A start-up company founded and funded by ex-Staffware CTO and board member Jon Pyke will officially launch tomorrow, promising to help companies migrate IBM Lotus Notes and other applications to the cloud, CBR has learned.
The firm’s technology promises to enable companies to automatically migrate their Lotus Notes databases and collaboration processes into more generic processes hosted in the cloud, in a common format that could be hosted on the likes of Amazon, Google or salesforce.com’s cloud platforms, Pyke told CBR ahead of the firm’s launch tomorrow.
The name CIMtrek was inspired by the tag-line ‘Collaborate in Motion’.
Pyke, who left Staffware after it was sold to Tibco and went on to start business process management (BPM) cloud firm The Process Factory and then worked at Cordys as chief strategy officer, believes the firm could tap into a huge market of installed Lotus users who are looking for a roadmap that takes them into the cloud – and potentially away from the IBM Lotus maintenance contract.
"The Process Factory idea was sound but is not quite what the world needs most urgently," Pyke told CBR. "Lotus Notes gave people an environment where they could share information, process workflows, build applications and collaborate, but there’s nowhere for those users to go to get to the 21st Century. If anybody is going to seize the desktop it will have to offer an alternative to Notes."
"There are 160 million IBM Lotus users worldwide, and at least 6,000 Lotus Notes customers in the UK," Pyke said. "This is a massive opportunity for CIMtrek and for companies looking to migrate from Notes."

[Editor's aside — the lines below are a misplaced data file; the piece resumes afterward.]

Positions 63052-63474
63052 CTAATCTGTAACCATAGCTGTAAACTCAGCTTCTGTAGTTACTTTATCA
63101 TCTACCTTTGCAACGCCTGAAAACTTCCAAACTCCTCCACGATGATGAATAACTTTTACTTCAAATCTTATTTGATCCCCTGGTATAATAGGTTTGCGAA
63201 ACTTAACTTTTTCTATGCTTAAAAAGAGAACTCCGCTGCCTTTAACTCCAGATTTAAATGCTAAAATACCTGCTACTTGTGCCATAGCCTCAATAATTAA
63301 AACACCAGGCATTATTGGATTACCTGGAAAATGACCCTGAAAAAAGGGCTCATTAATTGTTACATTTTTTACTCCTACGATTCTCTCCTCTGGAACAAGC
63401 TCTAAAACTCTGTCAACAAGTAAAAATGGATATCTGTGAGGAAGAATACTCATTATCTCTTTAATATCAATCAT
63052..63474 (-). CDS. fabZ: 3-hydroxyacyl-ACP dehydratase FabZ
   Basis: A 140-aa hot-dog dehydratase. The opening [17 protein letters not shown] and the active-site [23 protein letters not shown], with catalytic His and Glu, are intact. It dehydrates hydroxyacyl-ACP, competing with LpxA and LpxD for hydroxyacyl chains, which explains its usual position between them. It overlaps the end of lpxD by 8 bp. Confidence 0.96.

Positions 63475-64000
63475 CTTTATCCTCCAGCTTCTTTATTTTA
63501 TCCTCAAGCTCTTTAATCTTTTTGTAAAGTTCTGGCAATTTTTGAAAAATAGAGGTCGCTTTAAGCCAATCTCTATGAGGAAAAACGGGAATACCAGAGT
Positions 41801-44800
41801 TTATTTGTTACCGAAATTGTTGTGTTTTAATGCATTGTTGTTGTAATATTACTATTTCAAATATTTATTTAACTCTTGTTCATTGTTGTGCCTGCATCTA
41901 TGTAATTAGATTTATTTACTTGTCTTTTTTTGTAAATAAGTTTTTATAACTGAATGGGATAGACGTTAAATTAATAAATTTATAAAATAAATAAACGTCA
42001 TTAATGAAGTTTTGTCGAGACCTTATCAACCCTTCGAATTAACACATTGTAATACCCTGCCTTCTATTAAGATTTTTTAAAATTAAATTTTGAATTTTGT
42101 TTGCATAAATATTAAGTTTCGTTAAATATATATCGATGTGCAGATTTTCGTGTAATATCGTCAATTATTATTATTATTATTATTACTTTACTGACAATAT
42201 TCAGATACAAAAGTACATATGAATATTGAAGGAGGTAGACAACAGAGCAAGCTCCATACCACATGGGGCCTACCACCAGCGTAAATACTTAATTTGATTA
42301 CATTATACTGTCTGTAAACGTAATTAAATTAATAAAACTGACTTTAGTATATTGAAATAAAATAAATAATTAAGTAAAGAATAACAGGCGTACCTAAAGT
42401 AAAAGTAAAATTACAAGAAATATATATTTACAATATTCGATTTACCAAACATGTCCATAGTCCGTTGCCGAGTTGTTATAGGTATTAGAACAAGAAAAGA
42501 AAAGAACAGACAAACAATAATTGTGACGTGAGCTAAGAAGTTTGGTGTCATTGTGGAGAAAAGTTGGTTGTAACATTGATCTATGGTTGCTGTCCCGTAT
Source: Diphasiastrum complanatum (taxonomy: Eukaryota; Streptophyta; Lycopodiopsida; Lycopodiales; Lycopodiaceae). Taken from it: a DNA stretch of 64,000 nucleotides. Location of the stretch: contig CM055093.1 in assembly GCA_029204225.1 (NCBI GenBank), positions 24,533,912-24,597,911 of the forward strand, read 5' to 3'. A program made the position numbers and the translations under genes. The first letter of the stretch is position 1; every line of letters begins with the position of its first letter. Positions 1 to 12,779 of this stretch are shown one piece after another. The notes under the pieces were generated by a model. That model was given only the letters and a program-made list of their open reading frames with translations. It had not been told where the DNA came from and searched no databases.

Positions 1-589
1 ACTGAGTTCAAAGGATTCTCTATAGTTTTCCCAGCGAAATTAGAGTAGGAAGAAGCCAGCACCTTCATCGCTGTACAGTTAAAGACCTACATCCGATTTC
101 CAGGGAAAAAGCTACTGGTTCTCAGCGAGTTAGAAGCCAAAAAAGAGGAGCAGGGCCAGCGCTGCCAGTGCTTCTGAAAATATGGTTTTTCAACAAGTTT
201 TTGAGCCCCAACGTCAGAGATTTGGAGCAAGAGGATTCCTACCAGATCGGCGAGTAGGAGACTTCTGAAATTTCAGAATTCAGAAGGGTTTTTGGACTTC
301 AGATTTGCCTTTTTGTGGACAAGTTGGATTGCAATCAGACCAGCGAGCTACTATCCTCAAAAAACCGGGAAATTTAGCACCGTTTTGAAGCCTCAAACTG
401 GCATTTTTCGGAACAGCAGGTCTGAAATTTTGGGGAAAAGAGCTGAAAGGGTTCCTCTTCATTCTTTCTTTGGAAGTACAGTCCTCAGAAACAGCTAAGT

The CIMtrek application, developed by a team of developers working for Pyke in the UK, will identify business processes and data dependencies in existing Lotus Notes installations. Using a proprietary schema, based on the XML standard, it will then transpose those process flows and dependencies to a hosted platform, such as Amazon, Azure or Google.
The CIMtrek tool will start by discovering what Notes users are actually using the tool for in the enterprise, then go through an analysis and categorisation phase before enabling migration to another platform. It is able to take the key ingredients of an existing IBM Lotus Notes installation and ‘squirt’ that in an XML-like format to another platform that is hosted. "It will save 70- to 80% of the existing cost of maintenance just by doing that," Pyke claimed.
Finally, the technology enables up to all of those previous functions that were handled in a client-server Lotus Notes environment to be developed and executed in the cloud, in the CIMtrek execution environment.
Pyke suggested that the technology will be offered on a subscription basis according to the number of clients being migrated and the complexity of the discovery phase. While the company plans to start with the migration of IBM Lotus Notes users, Pyke said that there is no technical reason the same technology could not be used to help migrate the likes of Microsoft’s Groupwise or SharePoint, Siebel CRM applications and more.
CIMtrek’s nascent website is already live at www.cimtrek.com.